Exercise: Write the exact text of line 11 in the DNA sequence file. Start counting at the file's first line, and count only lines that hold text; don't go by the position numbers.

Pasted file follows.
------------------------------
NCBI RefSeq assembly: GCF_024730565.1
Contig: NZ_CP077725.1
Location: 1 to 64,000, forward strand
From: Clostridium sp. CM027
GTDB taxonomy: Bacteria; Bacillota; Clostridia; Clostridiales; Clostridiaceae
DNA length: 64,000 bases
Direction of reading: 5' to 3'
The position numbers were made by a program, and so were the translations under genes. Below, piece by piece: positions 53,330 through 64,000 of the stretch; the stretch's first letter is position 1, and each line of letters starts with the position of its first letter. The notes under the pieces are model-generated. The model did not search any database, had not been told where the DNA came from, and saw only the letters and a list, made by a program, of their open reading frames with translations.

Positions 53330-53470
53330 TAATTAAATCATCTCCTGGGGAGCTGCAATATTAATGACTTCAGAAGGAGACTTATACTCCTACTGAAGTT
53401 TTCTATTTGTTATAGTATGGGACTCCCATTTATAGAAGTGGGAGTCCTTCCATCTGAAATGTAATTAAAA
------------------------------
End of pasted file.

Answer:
53401 TTCTATTTGTTATAGTATGGGACTCCCATTTATAGAAGTGGGAGTCCTTCCATCTGAAATGTAATTAAAA